You go to the Pokémon (creature) so you actually have to see the monument and it opens people up to the city. The game highlights local art and monuments for people who otherwise wouldn’t have known they existed (Edmonton Pokémon Go player).
There is a craze targeting 20-somethings in our fair city. It’s Pokémon Go. For those who missed the Pokémon movement of the late 90’s, Pokémon are little creatures such as snakes, rats, dragons, eggs, etc. and the goal of the game is to ‘catch ’em all’. The new virtual Pokémon Go has exploded among those nostalgic for their Pokémon past. While Pokémon Go players wander the parks and playgrounds in search of these little creatures, one can’t help but wonder if there is something else happening.
Is Pokémon Go a new opportunity for public engagement?
Michel de Certeau argues that stories, dreams, histories and myths connect people to places and render them tangible and habitable. Pokémon Go could be a new form of urban myth that not only connects, or reintroduces, Pokémon participant to the sights and sounds of their city, but also spontaneously brings people together, creating random, fluid and temporary ‘communities’.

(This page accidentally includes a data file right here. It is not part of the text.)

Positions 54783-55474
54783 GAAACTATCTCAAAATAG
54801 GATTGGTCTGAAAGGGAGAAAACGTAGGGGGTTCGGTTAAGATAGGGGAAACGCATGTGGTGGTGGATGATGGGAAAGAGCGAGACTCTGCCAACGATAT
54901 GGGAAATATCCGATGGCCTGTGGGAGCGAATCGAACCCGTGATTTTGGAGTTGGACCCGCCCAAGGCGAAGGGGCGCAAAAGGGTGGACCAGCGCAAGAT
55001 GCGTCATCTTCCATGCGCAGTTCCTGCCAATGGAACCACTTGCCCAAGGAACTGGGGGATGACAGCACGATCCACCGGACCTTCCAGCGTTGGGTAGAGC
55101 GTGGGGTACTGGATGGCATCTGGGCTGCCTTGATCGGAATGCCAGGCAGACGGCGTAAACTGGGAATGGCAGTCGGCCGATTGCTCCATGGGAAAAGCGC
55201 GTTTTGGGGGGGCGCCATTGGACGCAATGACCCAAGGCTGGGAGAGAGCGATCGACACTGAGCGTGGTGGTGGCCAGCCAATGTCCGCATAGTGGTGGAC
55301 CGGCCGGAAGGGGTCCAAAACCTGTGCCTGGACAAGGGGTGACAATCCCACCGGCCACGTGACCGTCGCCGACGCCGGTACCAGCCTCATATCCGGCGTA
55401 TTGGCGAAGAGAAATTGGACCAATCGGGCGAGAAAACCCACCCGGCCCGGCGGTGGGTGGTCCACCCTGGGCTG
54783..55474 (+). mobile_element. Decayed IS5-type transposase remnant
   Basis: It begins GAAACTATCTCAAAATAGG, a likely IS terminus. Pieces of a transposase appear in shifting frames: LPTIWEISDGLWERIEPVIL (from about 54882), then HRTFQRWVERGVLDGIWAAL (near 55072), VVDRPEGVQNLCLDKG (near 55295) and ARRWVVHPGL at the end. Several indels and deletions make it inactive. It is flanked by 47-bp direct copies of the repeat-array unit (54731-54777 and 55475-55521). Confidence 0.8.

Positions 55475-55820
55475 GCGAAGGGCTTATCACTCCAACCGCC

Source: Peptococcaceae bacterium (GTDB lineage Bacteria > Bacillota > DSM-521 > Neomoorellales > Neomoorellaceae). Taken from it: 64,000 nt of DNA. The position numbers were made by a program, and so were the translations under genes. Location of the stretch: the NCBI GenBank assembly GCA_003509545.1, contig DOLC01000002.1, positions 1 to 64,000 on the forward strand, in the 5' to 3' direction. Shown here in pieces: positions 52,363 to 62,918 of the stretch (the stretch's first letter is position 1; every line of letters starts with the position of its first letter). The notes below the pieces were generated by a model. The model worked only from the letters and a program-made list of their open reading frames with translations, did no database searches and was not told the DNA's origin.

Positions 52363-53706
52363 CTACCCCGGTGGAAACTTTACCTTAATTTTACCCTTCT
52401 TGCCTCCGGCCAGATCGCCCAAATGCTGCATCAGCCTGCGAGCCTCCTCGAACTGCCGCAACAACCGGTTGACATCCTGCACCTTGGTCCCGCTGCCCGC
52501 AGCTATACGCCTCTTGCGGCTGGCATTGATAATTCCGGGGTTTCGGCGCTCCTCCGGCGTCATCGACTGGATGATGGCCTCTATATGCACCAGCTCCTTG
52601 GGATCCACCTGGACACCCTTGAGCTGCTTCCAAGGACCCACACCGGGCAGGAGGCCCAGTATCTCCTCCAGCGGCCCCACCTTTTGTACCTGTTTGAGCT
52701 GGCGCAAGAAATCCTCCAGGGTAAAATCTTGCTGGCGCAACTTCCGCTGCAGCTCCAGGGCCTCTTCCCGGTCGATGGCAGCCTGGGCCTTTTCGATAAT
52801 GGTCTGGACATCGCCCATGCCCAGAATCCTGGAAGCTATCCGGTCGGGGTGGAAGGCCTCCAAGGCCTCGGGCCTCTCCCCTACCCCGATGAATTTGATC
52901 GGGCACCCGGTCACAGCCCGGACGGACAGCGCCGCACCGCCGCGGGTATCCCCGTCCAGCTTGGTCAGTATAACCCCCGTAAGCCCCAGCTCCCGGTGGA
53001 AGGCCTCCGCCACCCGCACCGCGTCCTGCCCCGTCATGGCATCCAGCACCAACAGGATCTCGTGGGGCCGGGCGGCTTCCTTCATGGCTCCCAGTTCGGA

Pokémon Go is ‘bowling en masse’ and is a golden opportunity for engaging, talking, reaching out, involving, inviting, attracting and introducing the uninitiated to the art of planning our public spaces. As any urban planner will tell you, public engagement can be quite disengaging for many citizens. The challenge is to balance needs, interests, concerns of all citizens often within tight fiscal constraints and many times, only a fraction of citizen voices are heard.
While this new fluid Pokémon Go audience may not necessarily be ‘captive’, they are ‘out there’, gathered in public spaces and maybe even available to talk about these newly rediscovered public spaces and perhaps other planning issues that come to mind….bike lanes, infill, public art, affordable housing, urban sprawl, etc. etc. But like all crazes and fads, this too shall pass, and planners must strike while the iron is hot. So come on planners, get your Pokémon game on, join in, and see what happens.
Dianne Gillespie (University of Alberta)